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I'm a pretty loyal 'Who Wants To Be A Millionaire' viewer. It usually comes on after I'm done with dinner and I'm too lazy to get up, so I just sit there watching it. I've seen some viewers get some very easy questions wrong on the show, but I'd find it hard to believe that anyone would really need help on this question. I'm guessing that either the question has been changed in this screenshot, or answer B has been altered to make it the obvious choice.
Categories: Entertainment, Photos/Videos
Posted by Alex on Wed Mar 30, 2005
Comments (42)
image Rubber Chicken has posted an interesting account of their experiment in spreading rumors and misinformation via their internet. What they wanted to do was plant one seed of misinformation, and see how far it would spread. As it turned out, it spread quite far.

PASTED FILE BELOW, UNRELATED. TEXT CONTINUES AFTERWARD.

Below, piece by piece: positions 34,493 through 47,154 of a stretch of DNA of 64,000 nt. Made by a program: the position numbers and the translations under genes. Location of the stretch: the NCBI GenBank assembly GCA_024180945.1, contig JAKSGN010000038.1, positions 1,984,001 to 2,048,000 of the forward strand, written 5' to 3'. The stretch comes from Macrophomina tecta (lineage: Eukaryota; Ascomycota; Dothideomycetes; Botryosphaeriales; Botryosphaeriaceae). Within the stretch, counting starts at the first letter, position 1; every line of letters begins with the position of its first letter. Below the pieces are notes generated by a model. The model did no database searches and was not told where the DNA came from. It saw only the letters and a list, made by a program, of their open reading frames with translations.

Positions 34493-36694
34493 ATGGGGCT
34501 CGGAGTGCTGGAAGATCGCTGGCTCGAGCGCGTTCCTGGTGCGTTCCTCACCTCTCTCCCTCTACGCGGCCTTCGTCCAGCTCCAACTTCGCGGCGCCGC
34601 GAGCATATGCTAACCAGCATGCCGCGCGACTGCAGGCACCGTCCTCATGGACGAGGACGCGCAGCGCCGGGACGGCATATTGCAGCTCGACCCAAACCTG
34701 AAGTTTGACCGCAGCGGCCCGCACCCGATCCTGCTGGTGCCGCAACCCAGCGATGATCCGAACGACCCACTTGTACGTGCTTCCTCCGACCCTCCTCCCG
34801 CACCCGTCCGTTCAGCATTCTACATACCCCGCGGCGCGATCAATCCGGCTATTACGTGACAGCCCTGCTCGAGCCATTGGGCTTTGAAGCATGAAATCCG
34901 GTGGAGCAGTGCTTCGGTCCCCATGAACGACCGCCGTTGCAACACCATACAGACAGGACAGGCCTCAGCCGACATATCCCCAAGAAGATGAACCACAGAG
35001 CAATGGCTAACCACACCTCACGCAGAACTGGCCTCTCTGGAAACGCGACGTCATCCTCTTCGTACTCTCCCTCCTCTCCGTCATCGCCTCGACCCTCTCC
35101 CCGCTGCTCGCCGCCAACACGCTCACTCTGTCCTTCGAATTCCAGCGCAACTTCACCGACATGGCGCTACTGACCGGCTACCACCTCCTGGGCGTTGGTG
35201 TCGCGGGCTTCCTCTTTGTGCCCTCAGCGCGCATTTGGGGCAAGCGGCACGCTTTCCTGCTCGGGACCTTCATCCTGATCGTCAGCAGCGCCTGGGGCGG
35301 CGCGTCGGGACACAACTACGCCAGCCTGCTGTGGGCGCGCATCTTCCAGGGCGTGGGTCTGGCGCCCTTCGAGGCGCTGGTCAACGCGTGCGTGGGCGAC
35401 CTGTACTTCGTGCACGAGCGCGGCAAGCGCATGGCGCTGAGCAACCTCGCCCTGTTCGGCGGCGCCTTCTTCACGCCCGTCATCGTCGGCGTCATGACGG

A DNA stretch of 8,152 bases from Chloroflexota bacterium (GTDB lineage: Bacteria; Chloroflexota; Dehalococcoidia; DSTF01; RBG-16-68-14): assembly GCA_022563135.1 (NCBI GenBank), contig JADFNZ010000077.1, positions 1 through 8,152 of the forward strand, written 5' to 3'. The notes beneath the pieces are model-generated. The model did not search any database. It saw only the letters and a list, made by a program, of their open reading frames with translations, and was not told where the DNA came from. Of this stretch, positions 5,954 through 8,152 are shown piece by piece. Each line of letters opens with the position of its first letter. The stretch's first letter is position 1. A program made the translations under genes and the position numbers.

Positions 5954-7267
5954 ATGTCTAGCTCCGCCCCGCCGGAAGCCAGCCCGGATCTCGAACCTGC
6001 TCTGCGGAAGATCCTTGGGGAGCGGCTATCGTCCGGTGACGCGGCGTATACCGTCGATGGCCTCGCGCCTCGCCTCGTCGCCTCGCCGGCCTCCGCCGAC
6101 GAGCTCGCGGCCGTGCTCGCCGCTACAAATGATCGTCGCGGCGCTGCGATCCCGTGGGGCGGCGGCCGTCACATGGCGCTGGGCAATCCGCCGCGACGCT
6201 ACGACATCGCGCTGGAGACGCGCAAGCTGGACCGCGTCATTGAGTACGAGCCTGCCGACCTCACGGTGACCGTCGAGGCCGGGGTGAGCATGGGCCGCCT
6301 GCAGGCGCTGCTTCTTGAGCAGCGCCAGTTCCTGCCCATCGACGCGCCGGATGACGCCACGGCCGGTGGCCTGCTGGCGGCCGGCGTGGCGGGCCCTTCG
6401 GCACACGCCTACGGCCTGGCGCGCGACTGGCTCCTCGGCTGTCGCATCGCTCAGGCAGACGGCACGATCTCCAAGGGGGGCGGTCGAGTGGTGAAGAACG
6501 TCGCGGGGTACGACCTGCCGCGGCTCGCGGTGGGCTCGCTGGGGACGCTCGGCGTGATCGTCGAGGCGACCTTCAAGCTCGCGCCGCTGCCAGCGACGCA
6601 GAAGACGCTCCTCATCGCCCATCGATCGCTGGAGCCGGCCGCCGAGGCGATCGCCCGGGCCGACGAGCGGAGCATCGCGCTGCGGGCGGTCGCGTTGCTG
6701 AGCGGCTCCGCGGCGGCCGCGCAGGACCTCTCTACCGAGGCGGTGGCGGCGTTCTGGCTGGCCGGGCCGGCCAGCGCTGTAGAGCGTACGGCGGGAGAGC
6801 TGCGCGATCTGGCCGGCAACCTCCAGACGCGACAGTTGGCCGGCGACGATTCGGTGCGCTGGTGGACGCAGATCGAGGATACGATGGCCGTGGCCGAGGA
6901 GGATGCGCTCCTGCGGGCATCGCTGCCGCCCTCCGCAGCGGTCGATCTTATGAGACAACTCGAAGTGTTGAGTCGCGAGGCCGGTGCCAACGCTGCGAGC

Their seed of misinformation was this: they made up a rumor that actor John Rhys-Davies, of Sliders fame, was going to provide the voice for General Grievous, the new CGI villain in Star Wars Episode III. They emailed this rumor to Ain't It Cool News, where it was promptly posted as a hot new piece of movie gossip. They then sat back and watched the rumor spread, which it quickly did. Other movie sites quickly picked up the news, and newspapers such as The Guardian even reported it: "Later reports listed IGN and The Guardian - yes, the god damned Guardian - as sources, which effectively meant the news progressively got more reliable. Barely 48 hours after the original announcement, many were already discussing Rhys-Davies' role as if it were confirmed."
Categories: Entertainment, Pranks